Close-knit group
by Holly Tsang
Jun 08, 2010 | 5290 views | 0 0 comments | 77 77 recommendations | email to a friend | print
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427 Stitch N’ Pitch participants set a Guinness World Record for "Most Number of People Crocheting Simultaneously." (Photo Credit: Marc S. Levine, New York Mets)
Citi Field is home to a new record, but it isn’t in baseball. On Saturday, a Guinness World Record was set for “most number of people crocheting simultaneously” as 427 fans sat in Section 531 crocheting together for 15 minutes. They continued work on their knitting, crocheting, spinning, and needlepoint projects throughout the Mets-Marlins game.

Turns out knitting (and other needle crafts) isn’t just for older women anymore. Audrey, 12, came to the Stitch N’ Pitch event with a group of friends from school. After the crochet lesson with Deborah Norville of Inside Edition, she started crocheting a scarf.

“I know a lot of people my age who like to knit, sew, and crochet,” she said, “and I wanted to become part of the knitting community.”

Jayne Reed, a retired computer graphics operator, proudly donned a button that said, “Spinning: because knitting isn’t weird enough.” She spins wool into thread that she will then sell or use to make doll’s clothing.

“It’s very zen, but my mother thinks I’m the only person who does this. I thought I was crazy and then I found this group and we meet every week,” she said, referring to Spin City, the meet-up group of spinners she belongs to.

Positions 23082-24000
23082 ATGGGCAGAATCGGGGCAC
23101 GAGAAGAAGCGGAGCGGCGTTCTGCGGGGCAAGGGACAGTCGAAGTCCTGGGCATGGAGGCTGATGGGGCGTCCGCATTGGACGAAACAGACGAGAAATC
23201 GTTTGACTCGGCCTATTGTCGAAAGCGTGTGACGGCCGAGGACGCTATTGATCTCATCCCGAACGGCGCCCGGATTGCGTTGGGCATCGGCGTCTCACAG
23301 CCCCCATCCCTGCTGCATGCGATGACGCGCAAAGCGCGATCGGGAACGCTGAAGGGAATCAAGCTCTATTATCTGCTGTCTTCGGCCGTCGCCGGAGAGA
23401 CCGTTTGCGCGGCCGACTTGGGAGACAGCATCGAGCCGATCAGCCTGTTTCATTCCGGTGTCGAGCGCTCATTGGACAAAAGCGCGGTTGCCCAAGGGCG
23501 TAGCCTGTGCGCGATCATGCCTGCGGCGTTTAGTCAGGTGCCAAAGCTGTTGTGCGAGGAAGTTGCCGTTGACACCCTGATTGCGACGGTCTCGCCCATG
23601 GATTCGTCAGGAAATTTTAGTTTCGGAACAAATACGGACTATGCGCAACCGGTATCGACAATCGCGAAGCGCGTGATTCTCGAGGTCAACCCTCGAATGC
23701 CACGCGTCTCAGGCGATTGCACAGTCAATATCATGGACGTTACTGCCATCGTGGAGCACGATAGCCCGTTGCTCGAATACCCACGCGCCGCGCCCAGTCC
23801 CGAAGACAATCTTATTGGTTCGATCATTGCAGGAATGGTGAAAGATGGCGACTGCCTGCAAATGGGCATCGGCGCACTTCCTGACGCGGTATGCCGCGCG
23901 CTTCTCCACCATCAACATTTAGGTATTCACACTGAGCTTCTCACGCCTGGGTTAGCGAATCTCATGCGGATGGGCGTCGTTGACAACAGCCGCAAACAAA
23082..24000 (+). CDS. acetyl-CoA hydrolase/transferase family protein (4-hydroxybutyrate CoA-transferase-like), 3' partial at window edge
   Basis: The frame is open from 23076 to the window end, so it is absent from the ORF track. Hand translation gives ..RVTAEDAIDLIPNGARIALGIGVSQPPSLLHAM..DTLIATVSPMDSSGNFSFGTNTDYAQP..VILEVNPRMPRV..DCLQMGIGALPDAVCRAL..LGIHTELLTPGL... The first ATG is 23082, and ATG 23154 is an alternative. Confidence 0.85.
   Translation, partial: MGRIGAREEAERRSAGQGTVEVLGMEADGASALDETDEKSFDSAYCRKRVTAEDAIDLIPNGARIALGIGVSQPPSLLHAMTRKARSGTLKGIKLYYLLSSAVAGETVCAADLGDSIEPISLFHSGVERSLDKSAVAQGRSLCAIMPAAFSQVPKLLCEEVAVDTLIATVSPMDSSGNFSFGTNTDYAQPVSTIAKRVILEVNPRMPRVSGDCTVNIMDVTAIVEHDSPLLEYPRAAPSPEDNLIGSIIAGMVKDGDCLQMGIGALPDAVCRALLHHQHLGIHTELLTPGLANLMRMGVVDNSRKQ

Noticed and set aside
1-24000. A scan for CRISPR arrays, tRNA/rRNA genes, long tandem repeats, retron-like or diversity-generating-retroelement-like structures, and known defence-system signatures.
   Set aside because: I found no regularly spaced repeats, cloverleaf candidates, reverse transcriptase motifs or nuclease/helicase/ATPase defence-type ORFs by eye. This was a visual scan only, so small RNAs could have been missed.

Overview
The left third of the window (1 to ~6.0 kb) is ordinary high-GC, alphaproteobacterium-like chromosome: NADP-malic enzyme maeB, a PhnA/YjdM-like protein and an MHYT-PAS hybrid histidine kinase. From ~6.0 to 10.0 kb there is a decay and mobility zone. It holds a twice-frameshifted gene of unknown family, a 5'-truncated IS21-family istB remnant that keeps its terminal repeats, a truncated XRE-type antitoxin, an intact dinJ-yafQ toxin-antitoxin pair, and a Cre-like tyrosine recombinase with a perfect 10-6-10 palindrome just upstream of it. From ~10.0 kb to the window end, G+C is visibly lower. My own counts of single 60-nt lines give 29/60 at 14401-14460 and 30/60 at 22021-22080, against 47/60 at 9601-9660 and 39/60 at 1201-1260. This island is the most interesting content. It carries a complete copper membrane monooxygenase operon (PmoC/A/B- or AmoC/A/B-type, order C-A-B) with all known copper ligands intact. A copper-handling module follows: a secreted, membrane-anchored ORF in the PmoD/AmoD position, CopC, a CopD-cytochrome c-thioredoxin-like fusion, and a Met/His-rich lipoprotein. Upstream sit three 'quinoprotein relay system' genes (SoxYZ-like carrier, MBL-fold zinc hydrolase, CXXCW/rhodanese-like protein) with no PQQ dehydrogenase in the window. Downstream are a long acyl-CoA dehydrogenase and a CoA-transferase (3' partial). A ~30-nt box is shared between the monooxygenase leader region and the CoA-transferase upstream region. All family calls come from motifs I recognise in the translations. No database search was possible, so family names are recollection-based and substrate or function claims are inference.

She is so good at her craft that she can keep on spinning while carrying on a face-to-face conversation, watching television, or watching a baseball game.

Lisa Gaytan, a Verizon Business account manager and fellow Spin City member, took up knitting four years ago to fill her free time.

“I took a class and fell in love instantly,” she said, “and since then I haven’t gone a day without knitting.”

Gaytan later took up spinning, so now she mostly buys fiber to spin her own yarn. She has multiple in-progress projects including three-ply yarn, a neck warmer, a sweater for her husband, and a hat.

“A lot of people think it’s crazy,” she said. “You can go out and buy a sweater but it’s not handmade. For me, it’s about the process.”

Larry Hilt, a Metlife claims approver and male loom knitter, also took up the craft to tap into his creative side, regularly knitting handmade gifts for friends and for charity.

He knits because it helps him to relax at the end of the day. Hilt admitted that he mostly knits in private because it’s not something that’s usually associated with men, but Stitch N’ Pitch was the perfect opportunity for him to find other people with similar interests. He also participates in a monthly men’s group at a local Lion Brand yarn store.

“We feel more comfortable in numbers,” he said. “When you’re a guy people are in awe you can make something.”

He estimated that he spends about ten hours a week knitting, usually while he’s doing something else like watching television because it he feels like less of a couch potato. Stitch N’ Pitch was no exception.

“I don’t feel like I’m just sitting and drinking beer, I’m creating something,” said Hilt. “We get to see the Mets and set a world record? Great!”
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